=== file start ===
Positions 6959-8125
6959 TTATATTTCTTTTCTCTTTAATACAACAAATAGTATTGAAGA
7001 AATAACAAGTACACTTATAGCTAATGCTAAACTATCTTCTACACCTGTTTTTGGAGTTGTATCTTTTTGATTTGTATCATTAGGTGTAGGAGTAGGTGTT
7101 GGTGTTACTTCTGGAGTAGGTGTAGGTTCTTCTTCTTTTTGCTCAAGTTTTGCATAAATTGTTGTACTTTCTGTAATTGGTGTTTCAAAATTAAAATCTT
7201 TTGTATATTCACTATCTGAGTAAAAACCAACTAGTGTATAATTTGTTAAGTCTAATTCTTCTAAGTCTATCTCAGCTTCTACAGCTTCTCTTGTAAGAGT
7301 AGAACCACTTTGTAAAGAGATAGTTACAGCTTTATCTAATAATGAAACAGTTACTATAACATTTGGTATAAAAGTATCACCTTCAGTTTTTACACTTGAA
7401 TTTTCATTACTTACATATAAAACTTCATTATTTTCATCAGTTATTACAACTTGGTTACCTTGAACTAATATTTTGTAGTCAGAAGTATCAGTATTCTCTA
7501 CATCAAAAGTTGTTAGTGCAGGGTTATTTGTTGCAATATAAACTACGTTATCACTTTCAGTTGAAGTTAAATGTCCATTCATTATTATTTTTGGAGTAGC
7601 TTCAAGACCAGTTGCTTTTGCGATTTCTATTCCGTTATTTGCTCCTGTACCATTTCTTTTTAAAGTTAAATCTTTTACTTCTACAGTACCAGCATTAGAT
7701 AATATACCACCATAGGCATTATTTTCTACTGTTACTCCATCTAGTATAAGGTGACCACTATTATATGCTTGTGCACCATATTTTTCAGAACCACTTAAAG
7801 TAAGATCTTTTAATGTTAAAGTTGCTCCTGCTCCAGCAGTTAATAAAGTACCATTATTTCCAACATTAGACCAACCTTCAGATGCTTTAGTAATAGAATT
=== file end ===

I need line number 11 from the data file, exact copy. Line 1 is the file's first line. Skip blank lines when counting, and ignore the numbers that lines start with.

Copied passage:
7801 TAAGATCTTTTAATGTTAAAGTTGCTCCTGCTCCAGCAGTTAATAAAGTACCATTATTTCCAACATTAGACCAACCTTCAGATGCTTTAGTAATAGAATT